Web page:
12 TPI vs 13 TPI

Some time ago I bought a compound cross slide from a junk dealer. After
disassembly and cleaning off the rust and gunk its now back together. Heres
the problem. One lead screw has 13 TPI and the other 12 TPI. For 1
revolution, the 13 TPI screw will move the slide .077 inch which is the
thread pitch, right. The 12 TPI screw moves the slide .166 inch which is
twice the thread pitch. WHY????
My guess is these are metric threads. Don't know how I'll ever convert
these numbers to something useful. Neither screw has a graduated dial.
Maybe it really is just Junk.
Reply to
Loading thread data ...
If you are going by markings on dials (which you say these don't have), it could be that one is calibrated to read how much is removed from the diameter in a lathe, instead of the radius. Some lathes are marked one way, some the other. Even on the compounds, which is a bit more problematical, since sometimes you are using the compound parallel to the axis, and need it to be direct reading, and often you have it at an angle for thread cutting, or cutting step tapers.
Metric? Maybe just the difference between old British and US 1/2" threads -- one is 12 TPI, the other is 13 TPI, just so they are different. :-)
If it were metric, the 12 TPI would work out to a 2.1167mm thread pitch, and the 13 TPI would work out to 1.9538mm. That one is sort of close to a 2mm pitch, but still enough of an error so one would not work well for the other. (But -- a 2mm thread might measure close enough to look like 13 TPI with an imperial thread gauge, and a 2mm pitch would be fairly reasonable.
Enjoy, DoN.
Reply to
DoN. Nichols
Two lead thread?
Mount cheap digital calipers to use as readouts? For small movements use dial gages? Gerry :-)} London, Canada
Reply to
Gerald Miller
The way you describe the threads, I suspect what you have is a 13 pitch thread on one, but a 6 pitch double entry on the other. Check your thread to see if it has two starts on the end. If so, that's the reason it advances double the pitch. In threads, there's two things to consider, pitch, and lead, which are only one and the same on single entry threads.
It doesn't really matter how much the screw advances the compound aside from perhaps how sensitive it may be. As long as you know the amount of advance per mark, you can always use it. Give some thought to making a dial that is in keeping with the marking system you may find convenient for your personal use. When using a compound, one generally is less concerned with marks, anyway, unless you intend to trig every movement, something most machinists don't do.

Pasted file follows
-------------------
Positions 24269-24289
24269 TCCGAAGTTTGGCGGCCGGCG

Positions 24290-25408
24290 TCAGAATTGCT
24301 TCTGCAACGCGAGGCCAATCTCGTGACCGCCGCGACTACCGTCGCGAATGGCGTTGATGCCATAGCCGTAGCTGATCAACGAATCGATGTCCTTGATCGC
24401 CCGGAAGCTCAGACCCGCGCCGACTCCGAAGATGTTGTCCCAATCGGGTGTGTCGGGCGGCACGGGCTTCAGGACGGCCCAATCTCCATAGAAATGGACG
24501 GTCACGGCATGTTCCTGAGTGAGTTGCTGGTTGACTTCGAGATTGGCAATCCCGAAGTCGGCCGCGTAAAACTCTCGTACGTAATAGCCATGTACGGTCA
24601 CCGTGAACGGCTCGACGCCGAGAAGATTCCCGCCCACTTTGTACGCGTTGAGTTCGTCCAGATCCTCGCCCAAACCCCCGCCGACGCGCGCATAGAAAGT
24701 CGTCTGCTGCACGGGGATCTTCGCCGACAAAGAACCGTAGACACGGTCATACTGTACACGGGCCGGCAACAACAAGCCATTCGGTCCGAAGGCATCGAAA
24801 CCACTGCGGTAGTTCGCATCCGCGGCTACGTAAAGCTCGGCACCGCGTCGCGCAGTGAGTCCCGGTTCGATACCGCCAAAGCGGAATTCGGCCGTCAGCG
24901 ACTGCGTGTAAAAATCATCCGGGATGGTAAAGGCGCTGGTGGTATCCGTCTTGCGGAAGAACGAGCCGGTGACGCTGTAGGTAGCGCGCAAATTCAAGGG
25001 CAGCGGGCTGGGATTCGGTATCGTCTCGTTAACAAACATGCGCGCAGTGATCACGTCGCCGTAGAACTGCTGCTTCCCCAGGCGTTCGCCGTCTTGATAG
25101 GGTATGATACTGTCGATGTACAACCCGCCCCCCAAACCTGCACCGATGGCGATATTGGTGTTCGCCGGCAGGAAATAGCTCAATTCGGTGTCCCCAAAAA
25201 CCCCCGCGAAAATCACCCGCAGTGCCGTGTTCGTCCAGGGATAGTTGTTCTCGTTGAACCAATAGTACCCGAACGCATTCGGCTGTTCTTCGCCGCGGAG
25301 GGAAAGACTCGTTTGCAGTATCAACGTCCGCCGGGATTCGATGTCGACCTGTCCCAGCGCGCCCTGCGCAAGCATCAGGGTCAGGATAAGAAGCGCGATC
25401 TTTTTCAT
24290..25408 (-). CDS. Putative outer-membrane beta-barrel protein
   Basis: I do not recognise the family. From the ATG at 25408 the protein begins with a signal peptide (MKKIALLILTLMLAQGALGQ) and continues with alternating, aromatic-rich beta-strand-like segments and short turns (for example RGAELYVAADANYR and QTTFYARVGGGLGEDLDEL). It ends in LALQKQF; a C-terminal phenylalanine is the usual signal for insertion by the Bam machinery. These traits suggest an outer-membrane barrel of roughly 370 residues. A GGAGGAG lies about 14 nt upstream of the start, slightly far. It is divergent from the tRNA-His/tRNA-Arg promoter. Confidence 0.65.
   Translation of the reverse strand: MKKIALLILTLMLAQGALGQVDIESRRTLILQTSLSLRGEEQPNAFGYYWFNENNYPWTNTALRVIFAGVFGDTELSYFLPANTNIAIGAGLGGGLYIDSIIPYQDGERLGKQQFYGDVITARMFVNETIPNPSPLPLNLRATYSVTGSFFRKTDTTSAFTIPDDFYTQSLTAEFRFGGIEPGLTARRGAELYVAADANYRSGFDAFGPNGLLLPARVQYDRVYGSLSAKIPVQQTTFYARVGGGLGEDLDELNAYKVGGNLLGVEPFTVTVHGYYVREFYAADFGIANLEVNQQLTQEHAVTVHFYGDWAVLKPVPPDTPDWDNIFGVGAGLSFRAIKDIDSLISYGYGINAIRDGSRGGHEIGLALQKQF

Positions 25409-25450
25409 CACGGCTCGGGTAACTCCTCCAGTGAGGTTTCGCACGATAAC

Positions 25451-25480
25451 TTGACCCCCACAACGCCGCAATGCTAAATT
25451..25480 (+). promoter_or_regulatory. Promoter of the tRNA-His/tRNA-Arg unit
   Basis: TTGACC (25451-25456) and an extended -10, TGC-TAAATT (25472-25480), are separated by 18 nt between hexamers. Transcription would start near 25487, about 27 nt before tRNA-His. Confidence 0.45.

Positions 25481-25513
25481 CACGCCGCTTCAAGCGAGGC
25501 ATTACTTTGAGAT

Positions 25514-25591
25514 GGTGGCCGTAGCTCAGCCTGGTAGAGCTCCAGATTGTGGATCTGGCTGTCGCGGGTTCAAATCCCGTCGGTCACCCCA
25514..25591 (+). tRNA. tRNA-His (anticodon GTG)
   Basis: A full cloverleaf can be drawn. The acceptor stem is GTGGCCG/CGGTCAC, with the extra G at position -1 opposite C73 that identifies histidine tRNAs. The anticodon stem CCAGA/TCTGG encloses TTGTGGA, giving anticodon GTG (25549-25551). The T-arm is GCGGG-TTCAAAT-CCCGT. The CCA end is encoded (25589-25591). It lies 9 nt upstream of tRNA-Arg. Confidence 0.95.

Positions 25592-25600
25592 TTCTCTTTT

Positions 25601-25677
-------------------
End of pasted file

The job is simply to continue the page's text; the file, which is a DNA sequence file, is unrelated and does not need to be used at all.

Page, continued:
Reply to
Harold & Susan Vordos
In pre-WW2 days, the old British Whitworth standard for 1/2-inch diameter coarse thread series was 12 tpi. Early in the war years (maybe around 1939 or 40) the Unified Thread Series was adopted so that both British and US thread systems were compatible with each other. So, the old 1/2-12 was dropped in favor of 1/2-13. The British Whitworth profile was then 55-deg and the American thread profile was, and still is, 60-deg. All of this comes from my memory which may be questionable? If so, maybe some other old timer can confirm or deny the above. Dave
Reply to
David Anderson
You're absolutely correct Harold. I just rechecked the screw and upon closer examination it is a double entry. So I really have a 6 instead of a 12. In all these years this is my first experience with a double thread.
Thanks again guys
Reply to
Sounds to me like one is single lead and one is double lead.
Ron Thompson On the Beautiful Mississippi Gulf Coast USA
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'Don't trust anything that has no moving parts. Especially if it's a relative' Red Green
Reply to
Ron Thompson
Engineman and I were down at a local train depot park/etc - that had 2/3 scale trains. The shop had some nice big lathes and mills....
When we walked in for a look see, the Drillpress was having one mounted on the main spindle.
Seemed logical if one had to drill down different depth and the manual locks were to much work for each one...
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